Linguistics and computer science intertwined in the mid-20th century. Computers help linguists better understand and analyze languages and computer scientists use linguistics to advance programming. For example, computational linguistics led to the development of AI assistants such as Siri and Google Assistant.
Here, we examine the relationship between these disciplines. We also look at how training in both areas can help professionals excel in the interdisciplinary and independent fields.
The relationship between linguistics and computer science
Linguistics and computer science both deal with languages.
While linguistics examines conveyance, processing, and the evolution of natural languages, computer science applies the same questions to programming.
Both fields deal with syntax, semantics, and instructions — and how people perceive them.
Computer science can help linguists study natural languages, and computer scientists draw from linguists when designing programming languages.
Computational linguistics: Bringing the two together
According to the Linguistic Society of America, computational linguistics uses computers to analyze natural languages and how people process them. The interdisciplinary field formally began in the 1940s and 1950s with machine translation. Computational linguistics arose as these systems increased in complexity.
Since then, computers have helped researchers better understand how people develop and process language and how meaning and sounds change over time. The field has contributed to applications such as:
- Speech recognition software
- Translation technologies
- Search engines
- Social media
For example, understanding synonyms and the many ways people phrase questions help search engines connect users with the answers they want.
Computational linguistics could someday lead to computers understanding, analyzing, and translating all texts and languages. Computers may even use language as well as humans do.
Can learning about linguistics make you a better programmer?
Linguistics teaches you about the rules and patterns of language. Students in this field learn to process multiple languages more easily, spotting their structures, patterns, and details. This background can certainly help you in computer programming.
Even the easiest programming languages require coders to pay attention to the relationship between words and meaning.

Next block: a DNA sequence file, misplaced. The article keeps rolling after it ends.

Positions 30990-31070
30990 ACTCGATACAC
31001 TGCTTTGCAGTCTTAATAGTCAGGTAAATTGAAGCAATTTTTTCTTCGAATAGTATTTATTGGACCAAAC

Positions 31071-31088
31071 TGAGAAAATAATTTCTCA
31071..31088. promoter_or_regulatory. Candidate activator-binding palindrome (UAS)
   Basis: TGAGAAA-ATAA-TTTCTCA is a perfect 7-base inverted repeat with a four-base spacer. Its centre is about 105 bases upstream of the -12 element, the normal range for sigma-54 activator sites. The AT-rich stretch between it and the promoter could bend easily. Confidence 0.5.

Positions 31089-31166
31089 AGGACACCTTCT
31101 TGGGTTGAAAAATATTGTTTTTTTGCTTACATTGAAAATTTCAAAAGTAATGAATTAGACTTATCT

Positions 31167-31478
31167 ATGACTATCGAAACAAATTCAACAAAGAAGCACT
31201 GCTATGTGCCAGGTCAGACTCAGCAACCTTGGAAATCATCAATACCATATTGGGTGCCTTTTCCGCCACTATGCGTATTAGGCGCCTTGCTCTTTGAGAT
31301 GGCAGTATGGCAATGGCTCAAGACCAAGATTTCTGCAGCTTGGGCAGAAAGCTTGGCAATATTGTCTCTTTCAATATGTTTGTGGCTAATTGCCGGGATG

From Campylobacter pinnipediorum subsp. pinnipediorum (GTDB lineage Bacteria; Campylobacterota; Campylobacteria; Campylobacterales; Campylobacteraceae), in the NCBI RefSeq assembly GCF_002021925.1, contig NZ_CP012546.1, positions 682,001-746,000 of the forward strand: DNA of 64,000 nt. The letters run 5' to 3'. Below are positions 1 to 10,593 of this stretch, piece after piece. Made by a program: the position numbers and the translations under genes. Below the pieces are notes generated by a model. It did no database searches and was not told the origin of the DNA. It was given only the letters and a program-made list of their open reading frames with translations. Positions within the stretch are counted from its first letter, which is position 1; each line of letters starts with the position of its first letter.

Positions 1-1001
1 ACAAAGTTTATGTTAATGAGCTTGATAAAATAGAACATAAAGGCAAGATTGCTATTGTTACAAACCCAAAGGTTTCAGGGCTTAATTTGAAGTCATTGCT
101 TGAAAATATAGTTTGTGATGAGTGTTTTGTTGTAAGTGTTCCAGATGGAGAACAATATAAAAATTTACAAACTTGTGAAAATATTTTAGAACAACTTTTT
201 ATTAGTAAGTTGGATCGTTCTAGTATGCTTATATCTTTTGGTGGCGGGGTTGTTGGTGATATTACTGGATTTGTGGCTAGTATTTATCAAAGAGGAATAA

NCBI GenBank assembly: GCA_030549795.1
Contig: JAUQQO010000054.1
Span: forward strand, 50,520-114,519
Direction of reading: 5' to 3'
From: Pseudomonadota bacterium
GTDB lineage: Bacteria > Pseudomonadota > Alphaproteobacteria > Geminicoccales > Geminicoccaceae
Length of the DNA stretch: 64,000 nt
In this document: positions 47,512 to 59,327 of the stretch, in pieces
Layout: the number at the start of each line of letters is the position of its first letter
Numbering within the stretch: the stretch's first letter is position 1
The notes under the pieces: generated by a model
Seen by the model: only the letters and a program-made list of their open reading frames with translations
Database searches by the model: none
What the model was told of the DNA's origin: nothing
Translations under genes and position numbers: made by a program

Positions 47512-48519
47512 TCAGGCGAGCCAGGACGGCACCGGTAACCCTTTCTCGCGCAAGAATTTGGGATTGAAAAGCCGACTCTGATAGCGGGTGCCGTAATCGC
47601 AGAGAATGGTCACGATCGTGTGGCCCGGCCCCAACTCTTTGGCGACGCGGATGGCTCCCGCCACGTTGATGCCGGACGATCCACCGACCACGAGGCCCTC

Interpreters, compilers, and parsers also connect to linguistics theories and principles. After all, both computers and other programmers need to understand programming languages.
Degrees in linguistics and computer science
Students who choose to study linguistics and computer science may be fascinated by both natural and computer languages or want to use technology to find connections and patterns between languages.
You can double-major or combine a major and minor. You might pair a linguistics minor with a computer science degree. They can also select electives and build a specialization, such as taking a computer programming degree with linguistics electives.
Some schools offer combined training in these fields, like a computational linguistics degree or a bachelor's in linguistics and computer science.
Identify which discipline you most value and wish to emphasize when deciding which route to take.
What can you do with a degree in linguistics and computer science?
Graduates with a linguistics and computer science degree can pursue interdisciplinary careers, including teaching, computational linguistics, data science, artificial intelligence, and machine learning engineering roles.
The Bureau of Labor Statistics projects 22% growth in employment for computer and information research scientists between 2020 and 2030. Professionals who create new programming languages are especially in-demand. The median annual salary in May 2020 was $126,830 in this field.
Graduates can also qualify for careers in each discipline, such as traditional computer science jobs and linguistics roles as translators and interpreters. Both fields are growing.
The BLS projects 13% growth in employment for computer occupations and 24% for translators and interpreters 2020-30.
Once you start thinking about the connections between linguistics and computer science, you find the two fields have much more in common than you first thought.
By training in these areas, you strengthen your abilities in each field and give yourself access to the expanding interdisciplinary worlds linking them.
Unless otherwise noted, salary and job growth data is drawn from the U.S. Bureau of Labor Statistics as of March 28, 2022.